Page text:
COMCAST CORP CMCSK
October 03, 2009 - 11:09am EST by
vinlin1060
2009 2010
Price: 14.40 EPS $1.60 $1.80
Shares Out. (in M): 2,887 P/E 9.0x 8.0x
Market Cap (in $M): 41,500 P/FCF 9.0x 8.0x
Net Debt (in $M): 30,000 EBIT 7,200 7,600
TEV ($): 71,500 TEV/EBIT 9.9x 9.4x

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Description

 

Yes, you read the title correctly, this is a pitch for of all companies: Comcast.  Like you, I have avoided this stock like the PLAGUE for all of my investment career, but it seems there is a great risk-adjusted opportunity to buy Comcast right now (or at a minimum short Verizon against it if you really hate the telecom/cable industry).  Given what the market has done recently and how little value is actually left out there, I think this is attractive both on an absolute and relative basis.

 

What makes Comcast interesting right now?

 

When I saw the NBC Universal deal rumors Wednesday night, like everyone else I cringed and assumed it was an awful deal for Comcast shareholders and more Roberts family empire building. However, what I found most interesting was how surprised shareholders and sellside seemed to be that they were doing a deal. I thought it was widely understood that they were going to do something big and stupid and thus was discounted in the stock.  Comcast management tried to buy Disney a few years back and for the past several months have been going from conference to conference talking about the virtues of owning content.  On top of this, they have been delevering more than all other cable companies and holding cash all year.  This has led to Comcast's current valuation of 5x EBITDA and 4.5xish at the bottom of the market.  If they had levered up like shareholders wanted and bought in a ton of stock this year, it would never have traded so cheaply.  Since leaks of the deal have begun, shareholders and sellside who have stood up for Brian Roberts and Steve Burke for the past several years have unanimously turned on him and voted against the deal taking the stock down 12% from $16.5 to $14.5. 

 

Is everyone wrong?

 

No.  Of course Comcast could have pulled the John Malone playbook, levered the stock up at $12 a share, bought in 75% of the company and had much better equity returns in the short term for shareholders.  However, this was never going to happen.  Comcast made it clear what their priorities were and shareholders could have switched to TimeWarnerCable if they wanted a levered cable pure play.  I am uncertain what the multichannel video business will look like out ten years so I do not think it is crazy that Comcast wanted to hedge by owning content so that they could help shape the future distribution of content over the internet.  The question then comes down to what is the price of doing that.

 

Enter Michael Aneglakis, the new CFO of Comcast as of March 2007.  Up until this point, Comcast was controlled exclusively by Brian Roberts (son of Comcast's founder) and Steve Burke (son of Dan Burke), so there was real question as to the financial credibility of management.  Angelakis is the first extremely high quality outside person that they brought in.  He was formerly a managing director at Providence Equity Partners and is extraordinarily well liked among investors and clearly a great financial mind.  I have been skeptical that he could make any real difference in a company controlled by Brian Roberts, so I discounted all of the talk.  Consequently, my first inclination when I saw the deal chatter was to just assume this was Roberts continuing to put his family legacy ahead of shareholders.  That said, after analyzing the deal, it actually looks like the deal is a pretty good deal for Comcast shareholders and so the stock which already discounted bad management decisions and then dropped another 12% way overreacted without people actually going through the numbers.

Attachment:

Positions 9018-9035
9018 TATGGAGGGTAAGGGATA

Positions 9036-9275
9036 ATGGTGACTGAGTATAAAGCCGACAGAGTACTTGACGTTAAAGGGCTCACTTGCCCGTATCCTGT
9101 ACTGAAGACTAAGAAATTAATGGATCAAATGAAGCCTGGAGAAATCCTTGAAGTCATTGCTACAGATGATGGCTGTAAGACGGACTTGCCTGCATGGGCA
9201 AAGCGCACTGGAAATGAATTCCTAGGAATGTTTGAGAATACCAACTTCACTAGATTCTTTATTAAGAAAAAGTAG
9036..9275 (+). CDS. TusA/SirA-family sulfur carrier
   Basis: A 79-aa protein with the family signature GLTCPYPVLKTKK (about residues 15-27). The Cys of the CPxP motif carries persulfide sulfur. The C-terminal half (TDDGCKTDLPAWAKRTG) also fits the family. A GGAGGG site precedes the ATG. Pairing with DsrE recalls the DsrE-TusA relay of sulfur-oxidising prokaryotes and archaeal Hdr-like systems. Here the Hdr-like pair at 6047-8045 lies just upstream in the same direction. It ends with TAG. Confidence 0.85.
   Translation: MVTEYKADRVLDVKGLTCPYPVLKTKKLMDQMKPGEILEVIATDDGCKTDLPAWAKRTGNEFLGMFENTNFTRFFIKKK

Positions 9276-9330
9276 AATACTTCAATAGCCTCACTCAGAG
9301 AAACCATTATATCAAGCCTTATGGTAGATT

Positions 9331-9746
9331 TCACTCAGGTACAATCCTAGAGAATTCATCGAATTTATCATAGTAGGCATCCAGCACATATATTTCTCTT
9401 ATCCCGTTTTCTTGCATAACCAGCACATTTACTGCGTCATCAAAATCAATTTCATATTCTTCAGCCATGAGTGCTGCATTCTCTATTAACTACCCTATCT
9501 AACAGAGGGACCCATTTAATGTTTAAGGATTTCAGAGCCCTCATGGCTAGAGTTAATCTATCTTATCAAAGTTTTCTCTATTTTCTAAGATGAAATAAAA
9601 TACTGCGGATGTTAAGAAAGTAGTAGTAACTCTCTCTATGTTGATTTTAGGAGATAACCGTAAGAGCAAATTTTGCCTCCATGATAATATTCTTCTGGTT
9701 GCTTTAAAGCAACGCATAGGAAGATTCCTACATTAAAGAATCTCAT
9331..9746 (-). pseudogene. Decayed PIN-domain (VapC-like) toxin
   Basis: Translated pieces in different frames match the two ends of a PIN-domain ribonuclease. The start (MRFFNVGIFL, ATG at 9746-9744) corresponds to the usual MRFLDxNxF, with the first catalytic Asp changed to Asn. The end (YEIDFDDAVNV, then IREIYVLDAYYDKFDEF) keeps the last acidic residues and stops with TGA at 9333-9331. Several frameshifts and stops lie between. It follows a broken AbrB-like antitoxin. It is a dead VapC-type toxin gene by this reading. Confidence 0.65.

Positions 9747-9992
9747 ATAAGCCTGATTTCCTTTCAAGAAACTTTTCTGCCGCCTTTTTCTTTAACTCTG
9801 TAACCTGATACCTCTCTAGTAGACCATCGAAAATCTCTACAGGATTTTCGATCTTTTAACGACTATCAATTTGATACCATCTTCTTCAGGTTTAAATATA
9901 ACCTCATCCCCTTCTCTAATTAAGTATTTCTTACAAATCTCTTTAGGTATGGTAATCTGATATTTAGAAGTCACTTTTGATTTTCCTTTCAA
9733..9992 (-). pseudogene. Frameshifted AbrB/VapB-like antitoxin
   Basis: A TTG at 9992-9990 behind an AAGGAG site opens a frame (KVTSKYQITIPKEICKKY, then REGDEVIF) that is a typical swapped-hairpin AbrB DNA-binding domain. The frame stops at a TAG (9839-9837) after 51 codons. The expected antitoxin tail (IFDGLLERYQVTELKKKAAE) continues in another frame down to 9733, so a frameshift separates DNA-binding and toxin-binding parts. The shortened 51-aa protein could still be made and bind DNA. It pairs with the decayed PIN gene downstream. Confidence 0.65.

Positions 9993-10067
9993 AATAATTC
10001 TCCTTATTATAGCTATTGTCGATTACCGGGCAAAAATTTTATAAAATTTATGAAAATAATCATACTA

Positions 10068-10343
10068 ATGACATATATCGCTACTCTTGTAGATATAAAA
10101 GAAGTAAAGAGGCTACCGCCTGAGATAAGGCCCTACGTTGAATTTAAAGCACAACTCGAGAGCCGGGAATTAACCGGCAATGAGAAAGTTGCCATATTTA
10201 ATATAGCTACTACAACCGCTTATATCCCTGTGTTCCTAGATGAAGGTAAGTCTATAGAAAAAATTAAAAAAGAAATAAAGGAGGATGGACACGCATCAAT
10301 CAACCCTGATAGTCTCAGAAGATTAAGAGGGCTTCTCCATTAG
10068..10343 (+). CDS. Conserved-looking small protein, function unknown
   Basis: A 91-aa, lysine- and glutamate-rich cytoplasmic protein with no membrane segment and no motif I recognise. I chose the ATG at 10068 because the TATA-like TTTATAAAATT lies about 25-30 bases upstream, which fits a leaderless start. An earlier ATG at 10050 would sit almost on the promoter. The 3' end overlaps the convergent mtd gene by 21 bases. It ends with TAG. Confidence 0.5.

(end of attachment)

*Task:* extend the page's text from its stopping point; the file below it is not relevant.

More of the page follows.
Here are the leaked deal details (which are obviously subject to change):

 

-The NBCU assets include the NBC Network, cable networks (USA, Bravo, Sci Fi, CNBC, MSNBC, Weather Channel), Universal Studios, television stations, weather.com, ivillage.com, etc.  The value people are putting on it is $24-30B.  This is about 7.5-9.5x EBITDA and 9-10.5x EBIT, not so cheap and at a slight premium to comps and discount to Discovery and Scripps. 

 

-Comcast will contribute its low profile cable networks including E, Style, regional sports networks, The Golf Channel, Versus for roughly $5-6B or 10-11x EBITDA into a separate standalone company w/ the NBCU assets.

-So, the total complex will have say a $28B value roughly from NBCU and a $6B value from Comcast properties making it a $34B enterprise value.  It is also being said GE is contributing $10-12B of debt so call the equity value $23B.  Comcast wants to take 51% control so they need to put up $11.5B in equity; given they are putting up $6B in the cable networks that is only $5.5B in cash.

-Why is the deal happening now?  Vivendi owns 20% of NBCU and has the right as of November to force GE to buy their stake (which GE doesn't have the capital for) or to do an IPO.  So, Comcast is entering the mix.